The election of directors in audiovisual facilities and major state institutions and their non-appointment or dismissal by the unilateral decision of the President.’
39 of the 45 social justice activists have been released from Mugabe’s prison and the campaign to release the remaining six who are charged with treason continues. The six detained are: Gender activist Antonater Choto, Zimbabwe National Students Union (ZINASU) leaders Welcome Zimuto and Eddson Chakuma, Labour activist Tatenda Mombeyarara, International Socialist Organisation co-ordinator and labour lawyer Munyaradzi Gwisai, and Anti-Debt Campaigner Hopewell Gumbo.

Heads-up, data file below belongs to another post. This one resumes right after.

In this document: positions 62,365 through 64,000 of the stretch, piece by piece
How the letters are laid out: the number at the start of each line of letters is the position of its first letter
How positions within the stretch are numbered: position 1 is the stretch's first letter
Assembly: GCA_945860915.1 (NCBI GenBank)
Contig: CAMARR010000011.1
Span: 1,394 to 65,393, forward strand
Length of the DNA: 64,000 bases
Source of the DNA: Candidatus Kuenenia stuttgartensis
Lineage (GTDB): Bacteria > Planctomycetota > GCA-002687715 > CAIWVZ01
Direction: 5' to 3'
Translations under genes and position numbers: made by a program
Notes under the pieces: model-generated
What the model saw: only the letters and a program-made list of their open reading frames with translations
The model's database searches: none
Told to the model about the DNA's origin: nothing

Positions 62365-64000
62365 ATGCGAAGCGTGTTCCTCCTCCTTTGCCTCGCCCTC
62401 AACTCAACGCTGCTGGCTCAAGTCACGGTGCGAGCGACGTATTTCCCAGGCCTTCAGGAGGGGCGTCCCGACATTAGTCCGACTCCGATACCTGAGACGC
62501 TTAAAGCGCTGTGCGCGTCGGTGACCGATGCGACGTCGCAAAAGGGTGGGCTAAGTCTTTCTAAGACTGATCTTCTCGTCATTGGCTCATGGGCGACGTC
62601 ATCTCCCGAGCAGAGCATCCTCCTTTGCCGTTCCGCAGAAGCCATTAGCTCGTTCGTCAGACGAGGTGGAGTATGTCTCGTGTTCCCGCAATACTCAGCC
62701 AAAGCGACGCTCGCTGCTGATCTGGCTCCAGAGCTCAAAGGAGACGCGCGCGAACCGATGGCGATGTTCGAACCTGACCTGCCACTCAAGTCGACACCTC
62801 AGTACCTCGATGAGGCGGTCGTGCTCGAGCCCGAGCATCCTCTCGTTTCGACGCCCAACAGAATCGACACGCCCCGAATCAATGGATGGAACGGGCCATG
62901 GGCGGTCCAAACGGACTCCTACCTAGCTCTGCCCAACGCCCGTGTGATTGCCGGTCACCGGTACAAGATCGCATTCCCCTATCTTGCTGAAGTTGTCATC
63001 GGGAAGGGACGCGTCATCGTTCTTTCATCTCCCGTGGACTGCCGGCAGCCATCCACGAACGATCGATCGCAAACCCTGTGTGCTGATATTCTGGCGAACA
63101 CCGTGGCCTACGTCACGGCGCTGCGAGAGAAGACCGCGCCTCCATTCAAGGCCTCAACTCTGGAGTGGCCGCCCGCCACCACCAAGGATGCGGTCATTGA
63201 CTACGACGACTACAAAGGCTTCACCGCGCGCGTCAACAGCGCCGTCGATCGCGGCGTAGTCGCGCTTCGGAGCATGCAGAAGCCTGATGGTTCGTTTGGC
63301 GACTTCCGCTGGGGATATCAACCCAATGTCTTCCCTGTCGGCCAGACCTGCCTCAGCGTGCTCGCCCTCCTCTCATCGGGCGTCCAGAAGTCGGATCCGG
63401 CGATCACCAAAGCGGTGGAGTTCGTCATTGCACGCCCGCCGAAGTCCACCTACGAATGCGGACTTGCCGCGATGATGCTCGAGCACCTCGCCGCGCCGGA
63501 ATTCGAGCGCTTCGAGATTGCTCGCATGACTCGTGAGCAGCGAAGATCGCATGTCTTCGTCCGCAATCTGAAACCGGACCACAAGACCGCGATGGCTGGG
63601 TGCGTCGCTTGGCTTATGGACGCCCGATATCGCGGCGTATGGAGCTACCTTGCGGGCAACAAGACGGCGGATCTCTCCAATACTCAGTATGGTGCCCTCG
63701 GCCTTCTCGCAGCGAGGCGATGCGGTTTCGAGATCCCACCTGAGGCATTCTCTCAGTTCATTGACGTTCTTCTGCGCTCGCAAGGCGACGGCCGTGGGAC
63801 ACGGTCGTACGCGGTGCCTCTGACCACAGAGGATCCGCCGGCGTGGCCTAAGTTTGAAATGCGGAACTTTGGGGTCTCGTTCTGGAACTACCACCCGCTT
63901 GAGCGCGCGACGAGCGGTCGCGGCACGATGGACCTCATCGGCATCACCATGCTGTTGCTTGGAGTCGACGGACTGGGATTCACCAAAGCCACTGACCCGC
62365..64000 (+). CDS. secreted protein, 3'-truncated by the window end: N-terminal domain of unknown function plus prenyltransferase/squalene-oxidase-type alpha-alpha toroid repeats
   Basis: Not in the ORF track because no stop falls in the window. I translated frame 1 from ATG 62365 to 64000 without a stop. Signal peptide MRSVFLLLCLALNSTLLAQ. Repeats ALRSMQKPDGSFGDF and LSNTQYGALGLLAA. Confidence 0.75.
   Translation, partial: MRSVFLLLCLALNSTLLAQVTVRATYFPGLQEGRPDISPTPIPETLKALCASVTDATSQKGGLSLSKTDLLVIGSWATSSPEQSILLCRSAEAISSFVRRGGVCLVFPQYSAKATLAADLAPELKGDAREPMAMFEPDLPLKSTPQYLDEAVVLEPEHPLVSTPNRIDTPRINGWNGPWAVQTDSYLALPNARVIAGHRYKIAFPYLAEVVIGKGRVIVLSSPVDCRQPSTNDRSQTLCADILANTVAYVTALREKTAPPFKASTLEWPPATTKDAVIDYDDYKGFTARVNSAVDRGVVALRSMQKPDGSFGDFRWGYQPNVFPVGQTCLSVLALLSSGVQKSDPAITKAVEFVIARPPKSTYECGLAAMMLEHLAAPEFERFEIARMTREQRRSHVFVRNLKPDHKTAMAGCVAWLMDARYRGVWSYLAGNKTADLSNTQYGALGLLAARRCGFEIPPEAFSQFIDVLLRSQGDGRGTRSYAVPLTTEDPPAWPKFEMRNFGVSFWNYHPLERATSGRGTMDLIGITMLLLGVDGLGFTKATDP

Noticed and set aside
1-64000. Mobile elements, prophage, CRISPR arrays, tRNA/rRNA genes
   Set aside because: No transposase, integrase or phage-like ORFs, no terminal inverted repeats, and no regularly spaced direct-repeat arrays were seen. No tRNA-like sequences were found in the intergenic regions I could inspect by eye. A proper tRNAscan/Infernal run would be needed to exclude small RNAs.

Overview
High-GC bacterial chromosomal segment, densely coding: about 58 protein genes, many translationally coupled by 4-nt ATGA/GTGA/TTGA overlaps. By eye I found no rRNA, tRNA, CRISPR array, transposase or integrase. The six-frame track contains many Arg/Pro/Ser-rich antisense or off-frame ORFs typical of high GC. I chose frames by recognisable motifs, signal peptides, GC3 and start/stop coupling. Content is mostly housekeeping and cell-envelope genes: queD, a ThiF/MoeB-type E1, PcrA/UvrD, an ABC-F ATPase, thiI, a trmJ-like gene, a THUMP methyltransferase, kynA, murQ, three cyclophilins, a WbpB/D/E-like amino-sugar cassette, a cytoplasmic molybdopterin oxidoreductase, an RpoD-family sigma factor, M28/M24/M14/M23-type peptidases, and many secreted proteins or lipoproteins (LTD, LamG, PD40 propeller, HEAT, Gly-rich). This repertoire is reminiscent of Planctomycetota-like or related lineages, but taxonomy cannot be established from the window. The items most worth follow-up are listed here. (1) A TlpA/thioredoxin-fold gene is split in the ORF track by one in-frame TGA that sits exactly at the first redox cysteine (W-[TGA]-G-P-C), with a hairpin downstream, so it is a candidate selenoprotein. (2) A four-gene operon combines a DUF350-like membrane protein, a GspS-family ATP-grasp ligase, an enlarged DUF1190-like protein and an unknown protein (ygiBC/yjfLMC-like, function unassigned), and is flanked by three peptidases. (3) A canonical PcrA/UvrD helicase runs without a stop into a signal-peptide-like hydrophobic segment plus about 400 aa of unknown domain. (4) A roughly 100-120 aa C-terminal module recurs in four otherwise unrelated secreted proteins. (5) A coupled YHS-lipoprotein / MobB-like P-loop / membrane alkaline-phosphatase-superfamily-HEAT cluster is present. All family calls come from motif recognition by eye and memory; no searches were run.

Anarkismo has posted an update as follows:
‘…the legal rights of the six are already being violated and they are being severely punished before the court has ruled guilt or not. The men have been placed in solitary confinement for 23 hours a day and are allowed out in two 30 minute sessions a day. The women are being subjected to hard labour. Even the state prosecutor conceded that solitary confinement and hard labour were a serious violation of the activists’ rights (but denied the allegations).
‘But the state itself is showing signs of the campaign’s pressure. The magistrate has said of the remaining 6 that the discussion by Gwisai, Choto, Gumbo, Zimuto, Mombeyarara and Chakuma focusing on the possibility of doing what had been done in Egypt in Zimbabwe was not just “idle talk” but there was a conspiracy. Yet the Magistrate said the report of the State’s one witness (a police officer who attended the meeting surreptitiously and who had allegedly observed all the 45 suspects committing the offence) was fictitious.’